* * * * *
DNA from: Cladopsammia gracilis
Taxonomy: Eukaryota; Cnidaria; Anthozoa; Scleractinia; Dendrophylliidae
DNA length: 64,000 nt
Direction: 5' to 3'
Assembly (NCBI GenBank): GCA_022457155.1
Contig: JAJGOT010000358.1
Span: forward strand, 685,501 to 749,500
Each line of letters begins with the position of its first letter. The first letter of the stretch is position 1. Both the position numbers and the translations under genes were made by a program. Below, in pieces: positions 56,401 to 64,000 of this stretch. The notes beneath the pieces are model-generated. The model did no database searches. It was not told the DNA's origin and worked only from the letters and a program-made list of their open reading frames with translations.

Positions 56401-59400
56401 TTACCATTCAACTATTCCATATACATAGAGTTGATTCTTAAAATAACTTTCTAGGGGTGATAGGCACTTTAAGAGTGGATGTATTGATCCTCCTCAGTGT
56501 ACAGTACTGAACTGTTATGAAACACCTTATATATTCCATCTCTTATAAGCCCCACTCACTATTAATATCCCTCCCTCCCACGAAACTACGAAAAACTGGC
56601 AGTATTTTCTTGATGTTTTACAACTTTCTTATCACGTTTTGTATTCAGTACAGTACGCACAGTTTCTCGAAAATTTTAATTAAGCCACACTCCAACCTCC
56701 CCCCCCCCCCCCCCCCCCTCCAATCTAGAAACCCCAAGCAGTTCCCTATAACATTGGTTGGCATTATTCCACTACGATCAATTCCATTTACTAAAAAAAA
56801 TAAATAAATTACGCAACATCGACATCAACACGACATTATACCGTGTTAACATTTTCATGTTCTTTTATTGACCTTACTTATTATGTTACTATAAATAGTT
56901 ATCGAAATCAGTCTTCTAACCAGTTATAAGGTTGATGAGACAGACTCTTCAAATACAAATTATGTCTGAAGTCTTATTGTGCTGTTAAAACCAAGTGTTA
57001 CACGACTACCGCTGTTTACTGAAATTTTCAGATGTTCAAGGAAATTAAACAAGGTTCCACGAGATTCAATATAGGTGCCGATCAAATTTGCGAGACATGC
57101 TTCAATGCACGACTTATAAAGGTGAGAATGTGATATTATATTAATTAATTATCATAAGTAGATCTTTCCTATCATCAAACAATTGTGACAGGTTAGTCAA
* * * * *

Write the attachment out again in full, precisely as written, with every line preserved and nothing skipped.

DNA from: Cladopsammia gracilis
Taxonomy: Eukaryota; Cnidaria; Anthozoa; Scleractinia; Dendrophylliidae
DNA length: 64,000 nt
Direction: 5' to 3'
Assembly (NCBI GenBank): GCA_022457155.1
Contig: JAJGOT010000358.1
Span: forward strand, 685,501 to 749,500
Each line of letters begins with the position of its first letter. The first letter of the stretch is position 1. Both the position numbers and the translations under genes were made by a program. Below, in pieces: positions 56,401 to 64,000 of this stretch. The notes beneath the pieces are model-generated. The model did no database searches. It was not told the DNA's origin and worked only from the letters and a program-made list of their open reading frames with translations.

Positions 56401-59400
56401 TTACCATTCAACTATTCCATATACATAGAGTTGATTCTTAAAATAACTTTCTAGGGGTGATAGGCACTTTAAGAGTGGATGTATTGATCCTCCTCAGTGT
56501 ACAGTACTGAACTGTTATGAAACACCTTATATATTCCATCTCTTATAAGCCCCACTCACTATTAATATCCCTCCCTCCCACGAAACTACGAAAAACTGGC
56601 AGTATTTTCTTGATGTTTTACAACTTTCTTATCACGTTTTGTATTCAGTACAGTACGCACAGTTTCTCGAAAATTTTAATTAAGCCACACTCCAACCTCC
56701 CCCCCCCCCCCCCCCCCCTCCAATCTAGAAACCCCAAGCAGTTCCCTATAACATTGGTTGGCATTATTCCACTACGATCAATTCCATTTACTAAAAAAAA
56801 TAAATAAATTACGCAACATCGACATCAACACGACATTATACCGTGTTAACATTTTCATGTTCTTTTATTGACCTTACTTATTATGTTACTATAAATAGTT
56901 ATCGAAATCAGTCTTCTAACCAGTTATAAGGTTGATGAGACAGACTCTTCAAATACAAATTATGTCTGAAGTCTTATTGTGCTGTTAAAACCAAGTGTTA
57001 CACGACTACCGCTGTTTACTGAAATTTTCAGATGTTCAAGGAAATTAAACAAGGTTCCACGAGATTCAATATAGGTGCCGATCAAATTTGCGAGACATGC
57101 TTCAATGCACGACTTATAAAGGTGAGAATGTGATATTATATTAATTAATTATCATAAGTAGATCTTTCCTATCATCAAACAATTGTGACAGGTTAGTCAA